• Stabilization or thermal equilibrium: In certain instances, engineers record the final data after a certain time, such as after one or two hours of operation. Since different products behave differently and reach their maximum temperature at different times, it is important to record the final data ONLY after the EUT has reached thermal equilibrium.

It would be helpful to explain what thermal stability is. A temperature is determined to be constant or stabilized when the graph on a chart recorder or data logger is shown to be flat without any temperature rise and shows three successive readings are within 1°C of each other when taken at 30-minute intervals. Unfortunately, there is no harmonized standard that defines thermal stability and each standard has its own definition. The most important point to bear in mind is that temperature rise is always an exponential curve. Therefore the easiest method is to use a chart recorder or data logger simply because the curve as temperature becomes stable is readily visible.

Figures 3 and 4 illustrate respectively measurements where thermal equilibrium has been achieved and where complete thermal stability has not been achieved.

Figure 3: Example showing thermally stable measurements

Figure 4: Example showing unstable temperatures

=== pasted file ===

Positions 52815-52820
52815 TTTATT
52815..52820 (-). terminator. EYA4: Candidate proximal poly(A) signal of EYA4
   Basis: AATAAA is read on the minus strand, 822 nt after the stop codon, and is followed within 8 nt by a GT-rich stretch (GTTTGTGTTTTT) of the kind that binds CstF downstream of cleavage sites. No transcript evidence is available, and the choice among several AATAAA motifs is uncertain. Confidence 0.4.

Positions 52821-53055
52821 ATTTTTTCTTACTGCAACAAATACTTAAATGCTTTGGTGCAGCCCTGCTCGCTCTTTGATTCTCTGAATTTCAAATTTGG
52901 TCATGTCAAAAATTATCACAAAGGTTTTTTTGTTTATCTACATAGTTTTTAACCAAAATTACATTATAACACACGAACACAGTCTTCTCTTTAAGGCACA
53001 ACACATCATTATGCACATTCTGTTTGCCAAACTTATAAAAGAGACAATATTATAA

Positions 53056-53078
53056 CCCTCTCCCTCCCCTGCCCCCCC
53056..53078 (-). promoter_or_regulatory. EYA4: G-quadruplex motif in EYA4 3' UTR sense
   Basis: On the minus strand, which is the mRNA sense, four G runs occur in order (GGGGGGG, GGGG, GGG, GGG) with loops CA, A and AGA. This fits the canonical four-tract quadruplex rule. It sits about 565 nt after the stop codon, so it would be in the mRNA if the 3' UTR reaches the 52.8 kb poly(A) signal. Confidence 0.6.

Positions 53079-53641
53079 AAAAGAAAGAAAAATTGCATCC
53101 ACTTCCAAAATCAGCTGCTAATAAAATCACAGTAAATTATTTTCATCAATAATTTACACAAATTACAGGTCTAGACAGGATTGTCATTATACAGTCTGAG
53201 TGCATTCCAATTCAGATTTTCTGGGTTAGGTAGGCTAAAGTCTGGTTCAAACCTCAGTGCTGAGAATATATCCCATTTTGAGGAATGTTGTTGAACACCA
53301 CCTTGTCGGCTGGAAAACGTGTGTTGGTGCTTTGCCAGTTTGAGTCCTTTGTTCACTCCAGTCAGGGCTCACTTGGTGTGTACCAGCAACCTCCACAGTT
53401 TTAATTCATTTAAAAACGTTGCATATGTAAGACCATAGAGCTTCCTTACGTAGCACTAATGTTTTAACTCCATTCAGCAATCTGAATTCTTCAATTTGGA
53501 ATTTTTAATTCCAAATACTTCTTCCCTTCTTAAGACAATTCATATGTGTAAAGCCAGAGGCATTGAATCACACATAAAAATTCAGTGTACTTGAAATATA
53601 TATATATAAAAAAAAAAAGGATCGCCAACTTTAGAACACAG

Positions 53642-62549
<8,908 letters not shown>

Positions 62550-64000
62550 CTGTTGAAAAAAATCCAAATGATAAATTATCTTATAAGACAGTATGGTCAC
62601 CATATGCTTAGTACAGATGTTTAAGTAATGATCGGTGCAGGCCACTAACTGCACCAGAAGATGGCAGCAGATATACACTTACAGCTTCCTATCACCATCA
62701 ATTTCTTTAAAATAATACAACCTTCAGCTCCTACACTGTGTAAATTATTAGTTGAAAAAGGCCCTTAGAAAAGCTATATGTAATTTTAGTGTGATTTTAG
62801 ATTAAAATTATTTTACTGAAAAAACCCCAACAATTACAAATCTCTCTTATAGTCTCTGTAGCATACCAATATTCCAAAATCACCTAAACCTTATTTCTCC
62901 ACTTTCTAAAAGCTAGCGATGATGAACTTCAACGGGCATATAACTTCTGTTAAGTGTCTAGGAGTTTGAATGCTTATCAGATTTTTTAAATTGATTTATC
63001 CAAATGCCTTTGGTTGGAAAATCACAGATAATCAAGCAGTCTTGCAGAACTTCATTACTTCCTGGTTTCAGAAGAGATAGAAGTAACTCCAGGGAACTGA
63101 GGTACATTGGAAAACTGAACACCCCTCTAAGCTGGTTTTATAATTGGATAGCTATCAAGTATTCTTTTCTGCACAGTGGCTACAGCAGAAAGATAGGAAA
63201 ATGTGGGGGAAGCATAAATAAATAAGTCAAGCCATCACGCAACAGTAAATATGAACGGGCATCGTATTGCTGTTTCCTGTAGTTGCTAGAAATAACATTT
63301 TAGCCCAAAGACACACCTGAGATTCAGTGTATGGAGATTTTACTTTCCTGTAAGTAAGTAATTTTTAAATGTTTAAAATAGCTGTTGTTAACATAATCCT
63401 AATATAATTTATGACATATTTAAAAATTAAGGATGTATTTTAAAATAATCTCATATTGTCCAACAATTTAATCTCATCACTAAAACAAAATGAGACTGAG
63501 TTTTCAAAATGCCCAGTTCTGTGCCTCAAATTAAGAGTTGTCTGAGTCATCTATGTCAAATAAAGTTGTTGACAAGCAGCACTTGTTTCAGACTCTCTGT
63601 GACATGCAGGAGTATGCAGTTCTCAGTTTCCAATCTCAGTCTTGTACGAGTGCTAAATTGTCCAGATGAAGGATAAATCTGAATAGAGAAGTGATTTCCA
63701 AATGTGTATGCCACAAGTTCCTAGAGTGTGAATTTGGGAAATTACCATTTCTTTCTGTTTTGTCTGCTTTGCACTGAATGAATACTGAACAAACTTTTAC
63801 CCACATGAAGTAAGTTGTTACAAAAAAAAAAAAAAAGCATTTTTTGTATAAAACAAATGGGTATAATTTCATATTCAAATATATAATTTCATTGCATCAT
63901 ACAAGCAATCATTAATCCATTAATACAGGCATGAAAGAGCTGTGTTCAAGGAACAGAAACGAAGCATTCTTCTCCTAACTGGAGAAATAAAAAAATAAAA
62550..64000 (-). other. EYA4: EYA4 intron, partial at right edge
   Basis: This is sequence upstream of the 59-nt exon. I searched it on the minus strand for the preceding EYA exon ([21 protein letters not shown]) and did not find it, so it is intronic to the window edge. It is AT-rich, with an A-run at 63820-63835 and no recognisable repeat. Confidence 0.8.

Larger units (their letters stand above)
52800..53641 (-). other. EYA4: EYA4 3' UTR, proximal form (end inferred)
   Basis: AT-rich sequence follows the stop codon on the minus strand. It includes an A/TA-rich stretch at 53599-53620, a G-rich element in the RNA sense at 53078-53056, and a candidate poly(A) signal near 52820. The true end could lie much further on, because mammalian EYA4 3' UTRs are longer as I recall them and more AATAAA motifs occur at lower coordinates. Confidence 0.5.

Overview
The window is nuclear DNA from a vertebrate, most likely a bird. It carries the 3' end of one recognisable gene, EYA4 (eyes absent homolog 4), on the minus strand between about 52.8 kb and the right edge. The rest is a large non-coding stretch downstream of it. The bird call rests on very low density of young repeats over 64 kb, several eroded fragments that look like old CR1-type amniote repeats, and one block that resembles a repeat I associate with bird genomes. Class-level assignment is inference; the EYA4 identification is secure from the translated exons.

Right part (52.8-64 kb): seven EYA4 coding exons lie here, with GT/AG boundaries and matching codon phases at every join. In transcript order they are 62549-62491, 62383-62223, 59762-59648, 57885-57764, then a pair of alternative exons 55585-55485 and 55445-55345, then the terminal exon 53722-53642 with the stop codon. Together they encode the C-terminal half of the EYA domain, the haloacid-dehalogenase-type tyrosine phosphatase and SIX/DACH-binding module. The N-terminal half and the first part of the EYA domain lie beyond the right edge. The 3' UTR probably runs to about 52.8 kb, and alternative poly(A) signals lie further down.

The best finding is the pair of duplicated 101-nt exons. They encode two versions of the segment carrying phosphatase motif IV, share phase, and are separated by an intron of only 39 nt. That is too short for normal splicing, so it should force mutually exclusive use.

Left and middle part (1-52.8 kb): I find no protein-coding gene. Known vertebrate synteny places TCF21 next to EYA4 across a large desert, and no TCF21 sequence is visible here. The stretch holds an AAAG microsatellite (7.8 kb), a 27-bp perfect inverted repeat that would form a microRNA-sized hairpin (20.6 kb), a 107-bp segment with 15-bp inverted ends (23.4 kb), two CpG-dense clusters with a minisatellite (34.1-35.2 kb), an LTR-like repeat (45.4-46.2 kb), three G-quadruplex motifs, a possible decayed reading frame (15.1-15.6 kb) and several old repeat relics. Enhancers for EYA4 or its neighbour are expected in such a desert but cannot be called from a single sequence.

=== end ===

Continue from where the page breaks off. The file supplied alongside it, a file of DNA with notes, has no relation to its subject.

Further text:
Documenting the Results

Before publishing the final results, take the following steps:

• Review the raw data to ensure that nothing unusual stands out. Use engineering judgment. For example if the body temperature of an metallic oxide varistor (MOV) is lower than that of the printed circuit board (PCB) on which it is mounted, the data should be checked again.
• Compare the test data to previous test data that has been done on the
• same product to find out if they all follow similar patterns.
• For almost each measurement of data, there is a limit to which the data is compared. These limits can be derived from verifiable sources such as product safety standards, component manufacturer data sheets, internal procedures, etc.

Tables 1 and 2, from IEC 60950-1, show the limits for some components.

• Prepare the final report by tabulating the data, correcting it to the corresponding Tmra (manufacturer recommended ambient), and include the limits for each component where possible.